Who can get through winter without a slow cooker in the kitchen? There’s nothing like arriving home to the welcoming aroma of a cooked meal, even better without having slaved over a stove to create it.
Putting a chicken in the slow cooker and adding vegetables and seasoning is all that’s needed before you run out the door for the day, but are you using your slow cooker correctly? Not all efforts are as successful, since leaving raw meat and vegetables cooking on the benchtop can be a risky endeavour. A little know-how and planning can help to avoid disaster and turn an investment in a slow cooker into the ultimate life saver for the home cook.
The biggest mistake people make with a slow cooker
“Don’t put frozen or partially thawed meat or poultry into the slow cooker as it takes too long to thaw and may not be cooked sufficiently,” says the advice on the Food Safety Information Council website. Whole chickens are particularly perilous so it’s wise to leave overnight or longer in your fridge to thaw completely.
It also warns against adding beans to the recipe saying that, “As few as four or five raw beans can cause severe stomach ache, vomiting and diarrhoea.” Soaking your beans ahead of time for several hours removes toxins, or use canned beans instead, added at the end of the cook.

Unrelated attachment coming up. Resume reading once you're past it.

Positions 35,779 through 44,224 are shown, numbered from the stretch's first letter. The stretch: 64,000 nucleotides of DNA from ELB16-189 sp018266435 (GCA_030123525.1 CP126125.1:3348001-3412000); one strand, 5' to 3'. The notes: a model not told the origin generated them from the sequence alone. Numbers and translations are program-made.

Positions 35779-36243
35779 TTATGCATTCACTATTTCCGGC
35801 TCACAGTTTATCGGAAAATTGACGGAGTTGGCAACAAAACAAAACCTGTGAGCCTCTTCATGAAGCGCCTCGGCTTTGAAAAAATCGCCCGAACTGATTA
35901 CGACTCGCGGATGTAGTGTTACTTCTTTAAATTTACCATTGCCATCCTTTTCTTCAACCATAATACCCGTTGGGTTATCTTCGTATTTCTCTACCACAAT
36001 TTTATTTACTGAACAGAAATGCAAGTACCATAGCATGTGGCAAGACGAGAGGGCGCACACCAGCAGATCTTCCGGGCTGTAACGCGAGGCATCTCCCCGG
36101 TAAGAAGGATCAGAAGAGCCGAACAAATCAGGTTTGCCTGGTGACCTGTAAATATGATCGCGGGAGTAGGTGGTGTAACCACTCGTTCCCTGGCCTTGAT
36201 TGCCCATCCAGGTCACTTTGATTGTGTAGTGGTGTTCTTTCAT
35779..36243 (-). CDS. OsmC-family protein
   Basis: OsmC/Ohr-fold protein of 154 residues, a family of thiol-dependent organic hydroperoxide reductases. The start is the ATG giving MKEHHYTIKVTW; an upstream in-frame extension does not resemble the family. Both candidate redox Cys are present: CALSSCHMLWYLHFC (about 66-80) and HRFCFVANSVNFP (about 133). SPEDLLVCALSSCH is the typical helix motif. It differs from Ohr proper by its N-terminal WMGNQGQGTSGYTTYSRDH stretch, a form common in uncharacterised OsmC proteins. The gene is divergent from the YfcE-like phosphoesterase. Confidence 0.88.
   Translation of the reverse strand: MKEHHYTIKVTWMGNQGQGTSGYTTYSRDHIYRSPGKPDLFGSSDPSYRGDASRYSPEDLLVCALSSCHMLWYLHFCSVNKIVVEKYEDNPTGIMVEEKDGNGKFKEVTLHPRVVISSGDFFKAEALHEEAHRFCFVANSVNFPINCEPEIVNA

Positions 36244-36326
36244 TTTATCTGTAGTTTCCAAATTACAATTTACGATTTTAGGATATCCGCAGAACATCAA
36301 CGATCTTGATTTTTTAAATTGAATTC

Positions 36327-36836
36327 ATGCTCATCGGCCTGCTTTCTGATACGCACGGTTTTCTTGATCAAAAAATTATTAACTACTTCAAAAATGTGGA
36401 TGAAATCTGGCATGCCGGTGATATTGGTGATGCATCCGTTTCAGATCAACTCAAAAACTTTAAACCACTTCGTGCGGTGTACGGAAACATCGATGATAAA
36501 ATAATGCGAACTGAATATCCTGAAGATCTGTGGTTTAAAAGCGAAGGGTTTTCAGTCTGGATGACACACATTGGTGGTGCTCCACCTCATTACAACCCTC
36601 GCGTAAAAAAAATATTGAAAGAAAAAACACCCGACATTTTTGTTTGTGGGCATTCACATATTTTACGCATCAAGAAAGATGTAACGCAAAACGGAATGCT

Once cooking is complete, leave it in the slow cooker on the “keep warm” setting to maintain a high temperature and avoid bacteria growing in the food. “Keep the food at a safe holding temperature of 60°C or above until you are ready to eat it,” warns the Food Safety Information Council site. The right environment for bacterial growth in food should be either adequately cold or properly hot, with the “danger zone” between approximately 4°C and 60°C. When in doubt, try this handy food safety quiz.
SHOP SLOW COOKERS
Tips for how to use a slow cooker
1. Use the right size
Some slow cookers are more compact than others and unable to fit a whole chicken or enough food for a family. It’s recommended to fill a slow cooker to two-thirds capacity to allow food to cook evenly.
2. Layer ingredients
Ingredients that require the most cooking time – such as root vegetables and meat – should be placed into your slow cooker first when preparing a cook. Avoid lifting the lid during the cooking process as this may increase cooking time. Seafood, dairy, fresh herbs and beans (see above) can be added at the end of the cooking process.
3. Correct food preparation
Practice makes perfect but cutting your vegetables to a uniform size promotes even cooking throughout. If possible, use tougher cuts of meat and sear the outside before putting it into the slow cooker to seal in the juices and promote tenderness and richer flavours.
4. Use liquid sparingly
The secret to slow cooking is the retention of moisture, so unless you’re making soup, add liquid sparingly at the start of cooking. Particularly when using a recipe originally intended for stove-top cooking, it’s wise to reduce the liquid by at least half.
5. Add seasoning and fresh ingredients at the end
A flourish of fresh herbs, a squeeze of lemon or a can of beans stirred through a dish just before serving adds complexity and freshness. Crunchy croutons, grated cheese or chopped nuts give a “just cooked” texture to impress and delight.
Recipes for slow cookers
Try these scrumptious recipes in your slow cooker! Remember to reduce liquid if necessary.